About the book
Occupational therapy (OT) is the use of assessment and intervention to develop, recover, or maintain the meaningful activities, or occupations, of individuals, groups, or communities. It is an allied health profession performed by occupational therapists and occupational therapy assistants (OTA). OTs often work with people with mental health problems, disabilities, injuries, or impairments. The health profession of occupational therapy was conceived in the early 1910s as a reflection of the Progressive Era. Early professionals merged highly valued ideals, such as having a strong work ethic and the importance of crafting with one's own hands with scientific and medical principles. The emergence of occupational therapy challenged the views of mainstream scientific medicine. Instead of focusing purely on the medical model, occupational therapists argued that a complex combination of social, economic, and biological reasons cause dysfunction. Principles and techniques were borrowed from many disciplines—including but not limited to physical therapy, nursing, psychiatry, rehabilitation, self-help, orthopedics, and social work—to enrich the profession's scope.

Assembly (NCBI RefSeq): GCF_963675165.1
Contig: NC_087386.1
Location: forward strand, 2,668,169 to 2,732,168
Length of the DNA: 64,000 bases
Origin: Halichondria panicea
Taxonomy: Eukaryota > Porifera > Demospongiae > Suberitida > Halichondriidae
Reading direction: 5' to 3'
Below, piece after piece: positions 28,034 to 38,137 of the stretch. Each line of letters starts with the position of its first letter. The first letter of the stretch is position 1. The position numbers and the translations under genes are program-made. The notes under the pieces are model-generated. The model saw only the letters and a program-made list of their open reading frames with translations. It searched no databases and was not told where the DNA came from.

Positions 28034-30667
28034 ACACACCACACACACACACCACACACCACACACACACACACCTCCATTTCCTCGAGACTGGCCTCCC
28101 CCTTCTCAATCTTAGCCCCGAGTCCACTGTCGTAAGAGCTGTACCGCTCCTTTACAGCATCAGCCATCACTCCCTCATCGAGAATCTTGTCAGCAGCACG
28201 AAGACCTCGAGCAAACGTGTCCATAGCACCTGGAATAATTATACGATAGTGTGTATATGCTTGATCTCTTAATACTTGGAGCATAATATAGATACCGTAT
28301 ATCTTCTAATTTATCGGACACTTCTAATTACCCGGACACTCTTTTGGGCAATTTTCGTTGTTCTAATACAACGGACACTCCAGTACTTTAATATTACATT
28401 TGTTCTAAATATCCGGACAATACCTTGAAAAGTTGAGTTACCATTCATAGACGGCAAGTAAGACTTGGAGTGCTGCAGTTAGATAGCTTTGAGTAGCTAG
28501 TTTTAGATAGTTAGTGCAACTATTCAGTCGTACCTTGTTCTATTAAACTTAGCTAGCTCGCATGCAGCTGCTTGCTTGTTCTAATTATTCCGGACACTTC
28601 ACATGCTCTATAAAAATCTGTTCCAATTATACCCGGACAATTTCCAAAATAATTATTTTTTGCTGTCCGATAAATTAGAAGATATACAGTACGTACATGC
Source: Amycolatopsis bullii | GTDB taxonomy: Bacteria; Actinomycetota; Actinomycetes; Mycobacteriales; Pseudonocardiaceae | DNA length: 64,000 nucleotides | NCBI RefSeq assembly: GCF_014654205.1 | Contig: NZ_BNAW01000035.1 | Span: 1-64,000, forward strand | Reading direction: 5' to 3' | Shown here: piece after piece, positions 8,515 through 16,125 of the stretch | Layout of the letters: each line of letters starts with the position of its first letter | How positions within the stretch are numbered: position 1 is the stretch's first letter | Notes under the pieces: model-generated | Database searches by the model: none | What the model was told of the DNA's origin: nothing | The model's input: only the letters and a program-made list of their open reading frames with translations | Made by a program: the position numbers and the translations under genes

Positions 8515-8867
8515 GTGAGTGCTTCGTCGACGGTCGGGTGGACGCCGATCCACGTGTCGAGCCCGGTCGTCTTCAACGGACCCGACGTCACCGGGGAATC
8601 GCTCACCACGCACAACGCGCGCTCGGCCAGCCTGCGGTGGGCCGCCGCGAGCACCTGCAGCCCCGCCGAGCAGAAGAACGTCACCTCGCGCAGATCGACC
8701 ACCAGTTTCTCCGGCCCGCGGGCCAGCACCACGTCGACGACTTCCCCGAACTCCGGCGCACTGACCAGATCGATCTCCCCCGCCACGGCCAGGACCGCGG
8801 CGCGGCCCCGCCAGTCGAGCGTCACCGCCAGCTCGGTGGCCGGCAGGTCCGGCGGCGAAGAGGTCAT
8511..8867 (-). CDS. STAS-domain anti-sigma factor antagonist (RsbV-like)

The aim of the book on Occupational therapy is to bring the subject back into the perception of the readers as this is the topic of interest and public health need.